Risotto is a creamy rice dish that originated in the rice-growing regions of Northern Italy.
Legend has it this dish dates back to 1574, when a stained-glass maker working on Milan’s cathedral developed yellow-tinted glass by adding saffron to his pigments. Since saffron turned his glass into a magnificent hue, the glassmaker added the spice to a rice dish served at his boss’s daughter’s wedding, creating “risus optimus”—Latin for excellent rice. From that day forward, rice with a yellow hue has been called “risotto alla Milanese.”
While most of us associate Italy with wine and olive oil, Italy has been growing rice since the 14th century. No doubt brought from the east on ships by Venetian and Genoese merchants, Italian rice cultivation can be documented back to 1475. Italians now grow rice in the Lombardy, Piedmonte, and Veneto regions.
While most food historians believe risotto is a peasant dish, turned sophisticated, the Italians are not the least bit hush-hush about the secrets to making good risotto. The first secret is, of course, the rice. Now, you can’t use that box of Uncle Ben’s® sitting in your pantry. A creamy risotto requires Italian rice—it is short with a barrel shape, much different than long-grain rice.
Italian rice has two characteristics—a very soft starch on the outside that melts away from the kernel, creating a creamy texture, and a very hard inner starch that stays firm, leaving the finished product “al dente”, or firm to the bite. There are four varieties of rice that will make a good risotto: comune, semifino, fino, and superfino. The type most commonly used for risotto is Arborio, a superfino variety typically available in the United States.
The second secret is the technique. Risotto is made by braising rice, which allows the grains to absorb the flavors of the cooking liquid, usually broth, along with other ingredients. The rice used in this preparation lends its starches to the cooking liquid—the results, a rich consistency that resembles a heavy cream sauce. The process begins by toasting the rice in a “soffrito”, a combination of chopped vegetables like onion, garlic, and carrots, before adding the broth in slowly, usually one cup at a time. While not particularly difficult to prepare, a good risotto requires patience and your undivided attention for 20 to 25 minutes, while you stir it in a rhythmic manner.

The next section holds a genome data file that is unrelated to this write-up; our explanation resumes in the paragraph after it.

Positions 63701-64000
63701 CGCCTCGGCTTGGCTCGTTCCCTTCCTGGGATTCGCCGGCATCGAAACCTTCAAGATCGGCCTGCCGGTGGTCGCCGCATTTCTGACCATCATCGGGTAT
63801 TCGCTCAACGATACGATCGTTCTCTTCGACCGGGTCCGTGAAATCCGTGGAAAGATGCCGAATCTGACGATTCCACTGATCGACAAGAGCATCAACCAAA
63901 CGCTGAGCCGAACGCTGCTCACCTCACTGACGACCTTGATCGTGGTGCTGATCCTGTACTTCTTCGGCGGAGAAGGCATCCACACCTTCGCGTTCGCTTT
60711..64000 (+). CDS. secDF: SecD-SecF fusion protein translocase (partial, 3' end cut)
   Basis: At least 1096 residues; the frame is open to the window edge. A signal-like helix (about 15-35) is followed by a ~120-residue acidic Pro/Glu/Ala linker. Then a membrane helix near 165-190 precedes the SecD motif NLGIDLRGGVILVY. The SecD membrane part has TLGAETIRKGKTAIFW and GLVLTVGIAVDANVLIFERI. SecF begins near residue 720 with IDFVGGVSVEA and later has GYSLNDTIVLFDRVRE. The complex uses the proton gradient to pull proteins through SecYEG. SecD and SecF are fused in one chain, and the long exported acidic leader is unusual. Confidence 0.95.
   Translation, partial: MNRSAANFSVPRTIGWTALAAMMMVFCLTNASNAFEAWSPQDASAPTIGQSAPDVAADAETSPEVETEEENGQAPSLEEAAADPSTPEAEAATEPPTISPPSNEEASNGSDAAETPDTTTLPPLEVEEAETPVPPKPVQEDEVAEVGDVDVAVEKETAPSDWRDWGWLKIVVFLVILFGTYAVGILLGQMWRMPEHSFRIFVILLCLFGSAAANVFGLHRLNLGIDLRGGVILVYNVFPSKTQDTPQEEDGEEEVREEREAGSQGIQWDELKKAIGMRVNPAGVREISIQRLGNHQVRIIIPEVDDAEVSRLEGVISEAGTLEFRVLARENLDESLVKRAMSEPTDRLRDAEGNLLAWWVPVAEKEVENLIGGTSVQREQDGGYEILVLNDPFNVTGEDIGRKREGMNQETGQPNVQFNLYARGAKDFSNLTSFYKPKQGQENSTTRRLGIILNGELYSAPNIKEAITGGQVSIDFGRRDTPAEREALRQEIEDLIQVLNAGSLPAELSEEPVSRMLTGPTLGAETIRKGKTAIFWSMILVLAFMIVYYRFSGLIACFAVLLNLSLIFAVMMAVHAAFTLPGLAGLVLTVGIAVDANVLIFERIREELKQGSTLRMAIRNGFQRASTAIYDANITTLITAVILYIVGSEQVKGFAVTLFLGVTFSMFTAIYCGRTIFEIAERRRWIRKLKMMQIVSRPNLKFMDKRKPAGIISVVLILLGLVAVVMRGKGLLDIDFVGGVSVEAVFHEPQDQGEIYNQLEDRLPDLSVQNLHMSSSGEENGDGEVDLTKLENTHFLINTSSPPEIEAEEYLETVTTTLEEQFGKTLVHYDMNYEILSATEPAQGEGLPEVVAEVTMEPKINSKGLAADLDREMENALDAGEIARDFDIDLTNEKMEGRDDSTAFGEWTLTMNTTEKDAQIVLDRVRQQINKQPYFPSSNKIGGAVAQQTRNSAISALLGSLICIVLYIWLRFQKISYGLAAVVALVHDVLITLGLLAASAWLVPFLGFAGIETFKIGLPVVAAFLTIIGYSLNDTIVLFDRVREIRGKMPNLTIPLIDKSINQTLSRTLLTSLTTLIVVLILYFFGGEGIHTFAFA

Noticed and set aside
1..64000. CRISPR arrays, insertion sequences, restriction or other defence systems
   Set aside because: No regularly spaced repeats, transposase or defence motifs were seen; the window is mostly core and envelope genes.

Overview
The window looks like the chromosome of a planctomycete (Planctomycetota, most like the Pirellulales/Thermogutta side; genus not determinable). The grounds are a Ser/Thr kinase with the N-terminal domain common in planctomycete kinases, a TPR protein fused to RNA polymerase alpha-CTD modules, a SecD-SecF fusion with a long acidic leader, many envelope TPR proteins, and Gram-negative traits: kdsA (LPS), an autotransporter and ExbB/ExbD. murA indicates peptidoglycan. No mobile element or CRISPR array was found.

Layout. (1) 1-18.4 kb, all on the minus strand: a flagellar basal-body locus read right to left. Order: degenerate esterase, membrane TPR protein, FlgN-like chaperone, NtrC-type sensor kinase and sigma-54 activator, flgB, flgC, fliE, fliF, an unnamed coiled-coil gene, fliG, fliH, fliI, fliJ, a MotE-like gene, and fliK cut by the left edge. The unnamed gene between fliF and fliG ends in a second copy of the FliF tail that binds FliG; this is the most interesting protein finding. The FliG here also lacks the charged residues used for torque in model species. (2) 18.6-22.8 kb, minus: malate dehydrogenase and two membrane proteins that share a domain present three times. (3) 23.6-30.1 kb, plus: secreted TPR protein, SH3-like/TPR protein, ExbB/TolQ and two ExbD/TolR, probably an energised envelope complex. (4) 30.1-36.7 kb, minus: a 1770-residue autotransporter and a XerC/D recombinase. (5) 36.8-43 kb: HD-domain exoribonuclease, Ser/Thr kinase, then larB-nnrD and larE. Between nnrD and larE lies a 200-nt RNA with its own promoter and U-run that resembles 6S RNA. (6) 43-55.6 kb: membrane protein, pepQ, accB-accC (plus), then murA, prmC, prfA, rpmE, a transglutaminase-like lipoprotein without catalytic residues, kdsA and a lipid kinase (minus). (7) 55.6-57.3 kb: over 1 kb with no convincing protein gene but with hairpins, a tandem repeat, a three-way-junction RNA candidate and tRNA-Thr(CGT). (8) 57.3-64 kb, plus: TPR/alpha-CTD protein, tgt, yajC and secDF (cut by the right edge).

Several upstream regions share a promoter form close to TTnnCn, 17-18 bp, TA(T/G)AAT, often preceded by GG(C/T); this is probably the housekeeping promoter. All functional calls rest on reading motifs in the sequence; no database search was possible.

What makes risotto distinctive is the combination of local ingredients that give it character. In the Piedmonte region, Italians add truffles and red Barolo wine. In Venice, seafood is a mainstay. Risotto is versatile. You can add any ingredients, and the cooking technique will blend and smooth out the flavors into a deliciously creamy dish. Following are two of my preparations for risotto.
Chicken Risotto with Asparagus and Garden Peas Makes 4 Entrée Servings
Serve with a green salad and a loaf of bread.
For the chicken: 2 tablespoons brown sugar 2 tablespoons salt 1 teaspoon large grind black pepper 4 boneless, skinless chicken breasts
In a small bowl, mix brown sugar, salt, and pepper. Coat chicken breasts evenly with the brown sugar mixture. Place chicken breasts in a medium-sized bowl, cover with plastic wrap, and refrigerate for at least 2 hours, or as long as 6 hours. Grill chicken breasts over medium heat, turning once, until meat is opaque throughout and juices run clear, about 10 to 12 minutes. Remove from the grill and slice thinly. Set aside.
For the risotto: 1 can (14 ½-ounces) chicken broth 1 cup water 4 tablespoons butter 1 teaspoon minced garlic 1 medium yellow onion, chopped 1 leek (white parts only), thinly sliced 2 cups Arborio rice 1 can (14 ½-ounces) chicken broth ½ cup chardonnay 1 cup thin asparagus, cut into 1-inch pieces 1 cup freshly shelled small peas or petite frozen peas 3 tablespoons fresh chives, thinly sliced ½ cup grated Parmesan cheese 4 tablespoons butter Sea salt to taste Large grind black pepper to taste